Monthly Archives: September 2011

PowerShell V3 – Finding What’s New?


So I’ve started to play around with PowerShell V3 and outside of some neat IDE stuff in ISE, where do I get started? Well I guess the best spot is to start with what new cmdlets have been added? So let’s do a little comparison.

The first problem we run in to is that PowerShell V3 is an update and not a side by side install. Not a horrible problem since we can start PowerShell in compatibility mode

PowerShell -Version 2

This will only work with the console and not ISE. So lets load that up and do the following.


Get-Command | Export-Clixml ps2cmds.cli

Now that we’ve exported all the cmdlets (and alias and functions) from PS2 lets hop in to PS3 and compare the two.


$v2 = Import-Clixml ps2cmds.cli

$v3 = Get-Command

#filter it to only cmdlets for now - CommandType 8 is cmdlet

$v2cmd = $v2 | where { $_.CommandType -eq 8}

$v3cmd = $v3 | where {$_.CommandType -eq 8}

$newcmds = Compare-Object $v2cmd $v3cmd -Property Name -PassThru

$newcmds.count

#should return 351, or at least it did for me

$newcmds | sort module,name | ft name,module

You’ll notice a few things when running this. First you’ll see that a lot of modules are automatically loaded now. I believe this is done because of the confusion with AD modules and people not knowing they needed to load them first. Secondly you’ll notice there are some cool new modules like CimCmdlets, PSSCheduledJob and PSWorkflow. One other thing to take a peek at is the new core PowerShell cmdlets.


$newcmds | where {$_.module -eq $null}

There are a few here that stand out, for example Get-ControlPanelItem, Unblock-File and Show-Command. The Show-Command is a pretty neat way to explore PowerShell. Basically creates a pop-up window that lets you dig through the cmdlets a little easier.

So many new things to play around with!

The Next version of Powershell, Version 3!


The CTP of the Windows Management Framework 3.0 CTP1 has been released and can be downloaded from here. Install notes and other info can be found on the Technet wiki.

Collect Analyzer results from an EMC storage unit (VNX,CX,Sym) with Powershell


Just wanted to toss a little something up about working with EMC units. I recently had to run analyzer on a unit for EMC to spec out a new system for us and when I tried to pull the logs off, it kept crashing (not a huge fan of java). Even though there are only a handful of files I decided this would be a good use for Powershell.

$SPIPS = "192.168.1.123","192.168.1.124"

foreach($IP in $SPIPS)

{

$files = naviseccli.exe -h $ip analyzer -archive -list | %{$_ -like "(apm.*)"} | ?{$_} | %{naviseccli -h $ip analyzer -archiveretrieve -file $Matches[1]}

}

Hope this helps someone!

Data to array of arrays, or array of objects, or multi dimensional array


Im not sure what to call this, but I’ve run against this problem a few times and have always handled it in a sloppy way. Lets say, you have some data and its got a nice format to it, but it’s still just a bunch of strings. For example, lets say you want to look at connections to your PC, you can use the cmd Query User, which spits out data like this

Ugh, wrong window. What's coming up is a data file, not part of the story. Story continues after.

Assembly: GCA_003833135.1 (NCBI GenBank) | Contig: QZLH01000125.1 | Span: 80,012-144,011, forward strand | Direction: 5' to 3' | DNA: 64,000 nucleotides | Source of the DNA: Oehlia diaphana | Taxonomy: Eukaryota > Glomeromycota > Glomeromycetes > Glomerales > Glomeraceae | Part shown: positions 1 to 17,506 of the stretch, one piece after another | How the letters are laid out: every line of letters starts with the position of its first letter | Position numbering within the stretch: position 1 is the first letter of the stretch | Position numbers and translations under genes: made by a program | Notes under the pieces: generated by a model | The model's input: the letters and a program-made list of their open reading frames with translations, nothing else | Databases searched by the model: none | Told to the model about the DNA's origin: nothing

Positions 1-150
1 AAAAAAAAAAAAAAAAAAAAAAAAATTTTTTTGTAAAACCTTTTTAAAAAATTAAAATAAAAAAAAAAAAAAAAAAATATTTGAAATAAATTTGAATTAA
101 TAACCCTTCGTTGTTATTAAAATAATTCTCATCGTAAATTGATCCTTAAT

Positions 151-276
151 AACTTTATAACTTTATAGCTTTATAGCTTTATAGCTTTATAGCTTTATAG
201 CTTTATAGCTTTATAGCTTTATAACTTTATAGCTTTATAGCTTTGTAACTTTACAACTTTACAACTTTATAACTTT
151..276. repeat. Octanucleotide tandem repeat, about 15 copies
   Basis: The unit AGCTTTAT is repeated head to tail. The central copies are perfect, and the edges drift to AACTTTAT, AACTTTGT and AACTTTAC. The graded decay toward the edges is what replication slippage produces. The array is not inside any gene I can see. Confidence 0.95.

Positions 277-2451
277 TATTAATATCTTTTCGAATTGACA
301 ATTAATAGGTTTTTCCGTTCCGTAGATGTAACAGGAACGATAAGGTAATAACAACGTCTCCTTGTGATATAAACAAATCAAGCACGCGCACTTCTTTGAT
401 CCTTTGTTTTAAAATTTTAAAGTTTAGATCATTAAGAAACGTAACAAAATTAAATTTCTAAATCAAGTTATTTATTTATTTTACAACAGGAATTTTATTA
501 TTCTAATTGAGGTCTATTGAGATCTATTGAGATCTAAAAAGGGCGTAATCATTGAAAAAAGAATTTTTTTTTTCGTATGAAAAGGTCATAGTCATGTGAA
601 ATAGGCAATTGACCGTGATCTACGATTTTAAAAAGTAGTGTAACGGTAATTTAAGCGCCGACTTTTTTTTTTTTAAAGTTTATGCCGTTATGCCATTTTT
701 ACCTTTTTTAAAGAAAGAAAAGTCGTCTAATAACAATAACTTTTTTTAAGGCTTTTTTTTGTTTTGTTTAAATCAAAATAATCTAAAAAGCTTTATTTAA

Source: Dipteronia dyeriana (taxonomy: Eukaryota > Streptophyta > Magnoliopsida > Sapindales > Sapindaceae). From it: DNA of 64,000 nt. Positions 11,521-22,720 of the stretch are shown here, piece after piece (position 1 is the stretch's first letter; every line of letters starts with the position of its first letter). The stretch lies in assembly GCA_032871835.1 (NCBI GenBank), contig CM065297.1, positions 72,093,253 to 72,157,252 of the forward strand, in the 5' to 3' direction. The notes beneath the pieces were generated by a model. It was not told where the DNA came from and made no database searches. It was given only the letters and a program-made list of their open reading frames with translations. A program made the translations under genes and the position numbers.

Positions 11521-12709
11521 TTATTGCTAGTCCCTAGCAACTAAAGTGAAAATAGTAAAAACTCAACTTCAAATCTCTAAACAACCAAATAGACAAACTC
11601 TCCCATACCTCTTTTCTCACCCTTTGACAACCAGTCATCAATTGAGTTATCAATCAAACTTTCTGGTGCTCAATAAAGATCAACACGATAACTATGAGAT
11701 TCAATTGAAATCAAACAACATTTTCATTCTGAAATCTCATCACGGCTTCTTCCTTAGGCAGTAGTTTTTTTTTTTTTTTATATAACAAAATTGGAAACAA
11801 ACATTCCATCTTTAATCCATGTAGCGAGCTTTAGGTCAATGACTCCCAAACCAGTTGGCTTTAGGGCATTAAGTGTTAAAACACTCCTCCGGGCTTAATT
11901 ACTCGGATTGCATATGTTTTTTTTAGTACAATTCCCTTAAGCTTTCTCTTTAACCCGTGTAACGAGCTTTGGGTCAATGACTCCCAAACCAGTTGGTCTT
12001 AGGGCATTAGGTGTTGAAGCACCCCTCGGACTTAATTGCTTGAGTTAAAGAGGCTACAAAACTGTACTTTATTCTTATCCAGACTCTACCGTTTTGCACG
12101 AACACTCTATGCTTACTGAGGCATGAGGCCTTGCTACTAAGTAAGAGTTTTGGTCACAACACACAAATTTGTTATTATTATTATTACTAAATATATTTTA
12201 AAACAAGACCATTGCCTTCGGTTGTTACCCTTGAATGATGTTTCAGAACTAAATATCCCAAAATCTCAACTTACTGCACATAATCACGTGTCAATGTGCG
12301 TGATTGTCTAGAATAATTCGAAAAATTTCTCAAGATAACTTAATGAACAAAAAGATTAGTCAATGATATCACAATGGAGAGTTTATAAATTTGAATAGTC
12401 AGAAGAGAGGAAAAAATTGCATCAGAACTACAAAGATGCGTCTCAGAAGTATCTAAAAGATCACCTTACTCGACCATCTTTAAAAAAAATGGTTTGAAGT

USERNAME              SESSIONNAME        ID  STATE   IDLE TIME  LOGON TIME
>jrich                 console             1  Active    2+05:08  9/1/2011 11:52 AM

So, as you can see, there is a nice format to this, its location based. Easy to rip apart, but it’s still a few lines of code to get this to something you can really work with. As you should know, this is an array of strings, so the first line is the definition, second is my connection.

For the most part, you can get rid of the definition line, so we can do this.


$connections = query user

$connections = $connections[1..$connections.lenght]

Some pretty basic stuff. Now that we have a list of connections lets rip it apart. We know the data can be split in a few ways, but what im seeing here is any place there is more than 1 space, so we can use a regex of \s{2,} which says 2 or more white spaces.


$arr = $connections -split "\s{2,}"

$arr

>jar77
console
1
Active
2+04:43
9/1/2011 11:52 AM

That’s all well and good, and fine with a single connection, but with multiple, you need to break it up, in this case, it’s every 6, so you could do a for loop  for($i=0;$i -lt $arr.length;$i=$i+6) which works, but then you have to handle the data.

Based on a Powershell.Com tip I got the other day about arrays and the pipe, I found a neat way around this.


$arr = @()

$connections | %{$arr += ,($_ -split "\s{2,}") }

This works great, what its doing is looping through each line in $connections (ie each connection) and then for each one do the split work on it. Using the ,() instructs powershell to do its work and return an array, which is how we end up with a multi dimensional array.

One small problem with this, it’s a tad sloppy, so lets clean it up a bit.


$arr =@()

$connections | %{$arr += ($_ -split "\s{2,}" | ?{$_ -ne ""} | %{($_ -replace ">","").trim()})}

This gets rid of any blank spaces, removes the > from the username and removes any odd ball white spaces.

Now it’s easy to loop the data!


$arr | ${write-host "$($_[0]) has been connected for $($_[4])"}

Hope this comes in handy!